Edinburgh science festival to explore tech dangers

The play "Girl in the Machine" will be part of the science festival strand looking at the impact of new technology on modern-day life.
The play "Girl in the Machine" will be part of the science festival strand looking at the impact of new technology on modern-day life.
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The pitfalls and perils of new technology will be laid bare at the Edinburgh International Science Festival.

Audiences will be warned about the dangers of everything from creating artificial identities and leaving your online life behind when you die to activity tracking wristbands and binge-watching TV series.

The latest scamming and cyber crime techniques, the difficulties of getting to sleep, the impact of mobile phones on the "unravelling" of modern-day relationships and the difficulties of completely disconnecting from the digital world will all be explored at the event.

The history of hacking, the links between the growth of new technology and ecological crises and the "tangled mess" of modern-day medical care will also feature in the 16-day festival in April.

However it will also look at whether "robot companionship" could transform the way people live their lives, the possibility of digital smells being introduced to help improve the enjoyment of films and video games, and whether advances in medicine and new technology could allow humans to live for hundreds of years.

Amanda Tyndall, creative director of the festival, said: "Conflict, cultural divisions, demographic shifts and environmental degradation are not new, but what is new is the degree to which we are all connected – both in real time and virtually in a wired world – to these issues and to each other.

“We are interested in what it means to live in this 'Information Age' through mind-expanding talks, interactive experiments, theatre shows, interactive exhibitions, sociable science activities and artistic installations for all ages.”

More than 270 festival events will be staged at 29 venues, including the biggest ever arts programme, with the Traverse, Royal Lyceum, Bedlam and Festival theatres all featuring in the line-up.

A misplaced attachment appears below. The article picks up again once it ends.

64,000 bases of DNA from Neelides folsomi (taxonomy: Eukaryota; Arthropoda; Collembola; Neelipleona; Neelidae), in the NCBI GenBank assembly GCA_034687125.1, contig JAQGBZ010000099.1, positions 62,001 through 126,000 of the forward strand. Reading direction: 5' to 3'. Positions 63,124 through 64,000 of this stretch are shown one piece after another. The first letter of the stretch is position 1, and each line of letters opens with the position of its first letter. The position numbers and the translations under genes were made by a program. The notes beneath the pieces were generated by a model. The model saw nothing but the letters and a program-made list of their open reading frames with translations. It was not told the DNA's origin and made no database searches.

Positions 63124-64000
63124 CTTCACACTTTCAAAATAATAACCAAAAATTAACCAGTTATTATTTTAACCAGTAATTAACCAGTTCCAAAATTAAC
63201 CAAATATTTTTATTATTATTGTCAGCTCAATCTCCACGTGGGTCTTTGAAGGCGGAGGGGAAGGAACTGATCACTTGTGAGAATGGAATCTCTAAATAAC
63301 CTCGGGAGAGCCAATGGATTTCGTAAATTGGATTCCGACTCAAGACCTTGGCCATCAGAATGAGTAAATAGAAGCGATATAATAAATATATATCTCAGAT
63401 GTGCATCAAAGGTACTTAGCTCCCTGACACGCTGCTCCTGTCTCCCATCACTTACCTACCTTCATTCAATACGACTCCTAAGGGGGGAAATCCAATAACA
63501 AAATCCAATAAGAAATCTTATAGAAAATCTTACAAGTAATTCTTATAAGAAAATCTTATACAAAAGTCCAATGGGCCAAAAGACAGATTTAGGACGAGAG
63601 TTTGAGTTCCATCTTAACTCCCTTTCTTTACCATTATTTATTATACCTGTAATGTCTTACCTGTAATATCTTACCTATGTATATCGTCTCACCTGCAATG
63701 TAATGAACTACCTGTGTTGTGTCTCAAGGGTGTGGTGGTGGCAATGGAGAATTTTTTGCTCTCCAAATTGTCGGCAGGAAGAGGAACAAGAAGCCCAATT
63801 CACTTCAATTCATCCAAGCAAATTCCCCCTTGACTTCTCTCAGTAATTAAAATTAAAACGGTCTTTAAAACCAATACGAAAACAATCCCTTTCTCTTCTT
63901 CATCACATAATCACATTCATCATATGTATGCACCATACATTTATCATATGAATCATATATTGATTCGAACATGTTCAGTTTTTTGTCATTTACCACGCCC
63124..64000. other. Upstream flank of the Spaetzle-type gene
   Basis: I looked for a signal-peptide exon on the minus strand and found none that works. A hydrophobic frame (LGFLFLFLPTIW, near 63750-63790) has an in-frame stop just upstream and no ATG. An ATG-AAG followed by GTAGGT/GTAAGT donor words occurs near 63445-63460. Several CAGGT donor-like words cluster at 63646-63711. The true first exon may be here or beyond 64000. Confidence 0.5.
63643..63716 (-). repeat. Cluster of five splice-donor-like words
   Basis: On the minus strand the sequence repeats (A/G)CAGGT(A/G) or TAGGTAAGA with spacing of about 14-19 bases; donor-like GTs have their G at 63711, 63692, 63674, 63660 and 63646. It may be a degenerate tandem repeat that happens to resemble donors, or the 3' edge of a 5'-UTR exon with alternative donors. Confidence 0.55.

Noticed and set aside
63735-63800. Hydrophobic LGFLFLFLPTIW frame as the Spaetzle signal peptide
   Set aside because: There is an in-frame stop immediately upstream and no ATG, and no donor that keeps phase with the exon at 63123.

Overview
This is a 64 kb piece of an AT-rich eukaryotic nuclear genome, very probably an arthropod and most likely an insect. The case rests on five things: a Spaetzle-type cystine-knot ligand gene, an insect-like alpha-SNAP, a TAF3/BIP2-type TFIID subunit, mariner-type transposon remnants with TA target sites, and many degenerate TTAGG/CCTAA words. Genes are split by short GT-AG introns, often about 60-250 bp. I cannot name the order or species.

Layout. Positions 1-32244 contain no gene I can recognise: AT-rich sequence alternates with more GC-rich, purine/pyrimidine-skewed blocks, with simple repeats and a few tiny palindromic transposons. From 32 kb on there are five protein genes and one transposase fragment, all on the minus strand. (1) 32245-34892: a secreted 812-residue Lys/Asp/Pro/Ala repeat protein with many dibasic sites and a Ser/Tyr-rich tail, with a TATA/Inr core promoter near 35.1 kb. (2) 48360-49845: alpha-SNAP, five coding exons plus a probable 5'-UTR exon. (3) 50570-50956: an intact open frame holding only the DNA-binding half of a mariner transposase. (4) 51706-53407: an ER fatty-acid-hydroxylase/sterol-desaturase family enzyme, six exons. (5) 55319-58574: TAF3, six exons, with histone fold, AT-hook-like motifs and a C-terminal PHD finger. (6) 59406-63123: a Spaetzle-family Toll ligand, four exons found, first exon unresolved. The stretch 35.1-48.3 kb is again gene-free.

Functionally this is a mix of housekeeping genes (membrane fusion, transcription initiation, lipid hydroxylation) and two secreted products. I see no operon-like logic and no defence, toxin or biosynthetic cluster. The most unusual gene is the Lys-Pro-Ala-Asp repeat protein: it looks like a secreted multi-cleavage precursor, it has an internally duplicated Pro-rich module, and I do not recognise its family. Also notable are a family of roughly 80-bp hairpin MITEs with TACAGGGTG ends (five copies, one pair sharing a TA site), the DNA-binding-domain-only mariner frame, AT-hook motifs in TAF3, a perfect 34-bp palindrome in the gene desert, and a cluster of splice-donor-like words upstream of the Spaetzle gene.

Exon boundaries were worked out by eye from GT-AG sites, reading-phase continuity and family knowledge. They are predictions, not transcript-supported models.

One play, "Girl in the Machine," will feature a couple whose world is turned upside down by a mysterious new technology creeping into mobile phones, while "Conscious Uncoupling" is a romantic comedy investigating how technology and modern communications are playing a role in nostalgia, romance and relationships.

In "Who Will Scam Us Next, And How", a cyber security expert will discuss the latest tricks to gain access to money, data and passwords.

One event, "A Death Online," will look at how physical possessions have become only a part of what is left behind and the technical, legal and psychological issues involved in the way lives are increasingly lived online.

The "Wearables That Snitch On Us" event will explore the surveillance risks and privacy concerns surrounding the 250 million activity tracking wristbands, smart watches and personal heart monitors that exist.

The lost art of grabbing forty winks will be explored in "Nap Time," while the exhibition Firedamp: Revisiting The Flood will explore the impact of technology on the environment and the human body.

Other highlights of the festival programme will include the Doctor Who-inspired installation of four police boxes on The Mound precinct which will transport visitors back in time to key moments in the nation's scientific history.

The Reformation, the Enlightenment era and the Industrial Revolution will all be covered by a series of specially-created installation, while a celebration of 101 Scottish inventions will include the likes of the steam engine, the pneumatic tyre, the television set, the thermos flask, chloroform and colour photography.

Special events will look at the evolution of the burger, the latest low carbon vehicles under development, what the hospitals of the future may look like, and whether animals should be given basic human rights in return for being held responsible for crimes.

This year's Edinburgh Medal, the annual award for scientific achievement awarded at the festival, be presented to Professor Peter Piot, director of the London School of Hygiene and Tropical Medicine.

He will visit the city to about the threat of infectious diseases to the human race.

Dr Simon Gage, director of the science festival, which has been running since 1989, said: "Science is at the heart of almost every issue and challenge the world faces in its future."